There still are some things in Argentina that are cheaper than in the United States, such as public transportation. A subway ride from any part of Buenos Aires to aby other part costs only 13 cents. On the other hand, cars that would cost no more than $6,500 in the United States sell for double the price in Argentina.
Many Argentines say that about the only thing that is still cheap in Buenos Aires is the dollar, which is clearly undervalued. The clearest sign of that is that it is now cheaper to spend three weeks in Miami than in Mar Del Plata, Argentina's version of Atlantic City. As a result, a record number of Argentine tourists will vaction in the United States this year.
While the hyperinflation Argentina is experiencing has hurt Americnas living here, it has had an even greater impact on working-class Argentines, whose wages are adjusted upwards each month by 4 percent, which means in January they lost another 8 percent to inflation.
Economics Minister Jose Martinez de Hoz is under attack from almost every quarter although he still appears to have the confidence of the military junta that runs the country. Nonetheless, there is increasing speculation that if a significant improvement in the inflation rate is not evidnet by August, President Jorge Videla will fire Martinez de Hoz.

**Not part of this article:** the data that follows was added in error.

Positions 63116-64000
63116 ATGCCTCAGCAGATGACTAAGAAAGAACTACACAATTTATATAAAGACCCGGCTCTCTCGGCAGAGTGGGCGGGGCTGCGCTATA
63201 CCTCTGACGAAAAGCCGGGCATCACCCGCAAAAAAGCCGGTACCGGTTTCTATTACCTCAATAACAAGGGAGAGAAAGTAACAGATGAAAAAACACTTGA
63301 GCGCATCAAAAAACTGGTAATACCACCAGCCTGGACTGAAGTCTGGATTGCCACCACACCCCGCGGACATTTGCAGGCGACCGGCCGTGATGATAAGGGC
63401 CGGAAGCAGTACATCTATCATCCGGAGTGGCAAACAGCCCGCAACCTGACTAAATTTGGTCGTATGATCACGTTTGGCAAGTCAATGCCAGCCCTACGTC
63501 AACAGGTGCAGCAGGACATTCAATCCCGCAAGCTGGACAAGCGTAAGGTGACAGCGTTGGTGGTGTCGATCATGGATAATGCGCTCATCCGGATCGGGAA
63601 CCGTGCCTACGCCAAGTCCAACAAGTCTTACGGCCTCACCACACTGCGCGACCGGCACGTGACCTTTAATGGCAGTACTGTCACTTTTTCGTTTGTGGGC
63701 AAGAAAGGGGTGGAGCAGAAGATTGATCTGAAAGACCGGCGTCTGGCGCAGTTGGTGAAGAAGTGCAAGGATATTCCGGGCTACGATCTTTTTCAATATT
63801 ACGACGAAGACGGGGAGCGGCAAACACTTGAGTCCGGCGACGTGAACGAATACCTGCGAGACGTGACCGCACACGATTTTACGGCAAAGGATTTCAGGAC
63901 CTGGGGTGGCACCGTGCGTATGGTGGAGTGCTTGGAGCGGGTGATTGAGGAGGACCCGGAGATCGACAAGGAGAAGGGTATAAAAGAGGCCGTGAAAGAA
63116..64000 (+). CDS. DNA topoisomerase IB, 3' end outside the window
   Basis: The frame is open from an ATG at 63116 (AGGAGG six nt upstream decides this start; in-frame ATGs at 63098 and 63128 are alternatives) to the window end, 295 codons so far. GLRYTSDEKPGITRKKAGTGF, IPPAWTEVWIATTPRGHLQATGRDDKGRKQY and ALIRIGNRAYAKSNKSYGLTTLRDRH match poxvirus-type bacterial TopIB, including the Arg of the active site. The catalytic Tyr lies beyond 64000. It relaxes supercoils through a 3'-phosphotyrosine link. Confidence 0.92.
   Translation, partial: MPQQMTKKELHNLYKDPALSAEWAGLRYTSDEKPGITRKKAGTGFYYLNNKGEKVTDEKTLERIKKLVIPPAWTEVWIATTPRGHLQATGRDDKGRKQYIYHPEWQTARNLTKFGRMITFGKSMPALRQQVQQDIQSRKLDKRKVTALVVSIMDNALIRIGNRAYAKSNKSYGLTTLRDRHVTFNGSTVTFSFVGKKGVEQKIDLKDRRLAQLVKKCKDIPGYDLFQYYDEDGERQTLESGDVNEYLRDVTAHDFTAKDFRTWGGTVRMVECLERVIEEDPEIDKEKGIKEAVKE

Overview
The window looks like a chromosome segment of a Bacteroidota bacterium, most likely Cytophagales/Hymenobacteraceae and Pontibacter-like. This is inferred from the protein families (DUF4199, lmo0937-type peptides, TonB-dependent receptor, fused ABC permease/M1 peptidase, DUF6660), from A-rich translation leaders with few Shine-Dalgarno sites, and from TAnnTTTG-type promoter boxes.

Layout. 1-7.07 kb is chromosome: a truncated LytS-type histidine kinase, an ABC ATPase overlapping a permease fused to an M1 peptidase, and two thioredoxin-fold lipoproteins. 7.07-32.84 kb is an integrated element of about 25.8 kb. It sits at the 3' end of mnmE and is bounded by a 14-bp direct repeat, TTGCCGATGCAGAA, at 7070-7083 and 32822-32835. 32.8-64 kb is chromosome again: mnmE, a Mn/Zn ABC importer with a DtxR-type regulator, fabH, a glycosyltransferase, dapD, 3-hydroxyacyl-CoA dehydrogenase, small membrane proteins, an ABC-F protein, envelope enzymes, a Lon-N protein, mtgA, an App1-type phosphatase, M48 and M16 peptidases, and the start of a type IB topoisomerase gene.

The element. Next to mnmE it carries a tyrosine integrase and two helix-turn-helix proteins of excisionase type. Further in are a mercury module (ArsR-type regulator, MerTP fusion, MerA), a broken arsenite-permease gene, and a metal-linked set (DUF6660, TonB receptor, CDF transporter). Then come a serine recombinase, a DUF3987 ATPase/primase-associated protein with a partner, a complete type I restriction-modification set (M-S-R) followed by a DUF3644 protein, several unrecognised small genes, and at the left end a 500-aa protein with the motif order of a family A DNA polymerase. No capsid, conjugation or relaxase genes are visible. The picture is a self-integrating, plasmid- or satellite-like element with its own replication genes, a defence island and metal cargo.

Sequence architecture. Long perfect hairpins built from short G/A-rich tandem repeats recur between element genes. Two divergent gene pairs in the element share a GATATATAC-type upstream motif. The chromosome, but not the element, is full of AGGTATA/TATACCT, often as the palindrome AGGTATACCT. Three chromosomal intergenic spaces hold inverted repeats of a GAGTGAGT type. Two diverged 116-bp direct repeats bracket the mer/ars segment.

Last year, Martinez de Hoz put Argentina through a recession, hoping that manufacturers, wholesalers and retailers would decide to lower their prices in an effort to sell more goods. That idea didn't work because, as the economics minister has since scknowledged, businessmen here preferred to raise their prices and make larger profits on the fewer items they were able to sell.
So the economic team will try a different tack this year. Tariffs on imported goods will be lowered substantially, which, coupled with a relatively cheap dollar, should mean that Argentine manufacturers will have to keep their prices in line or lose substantial business to goods manufactured abroad.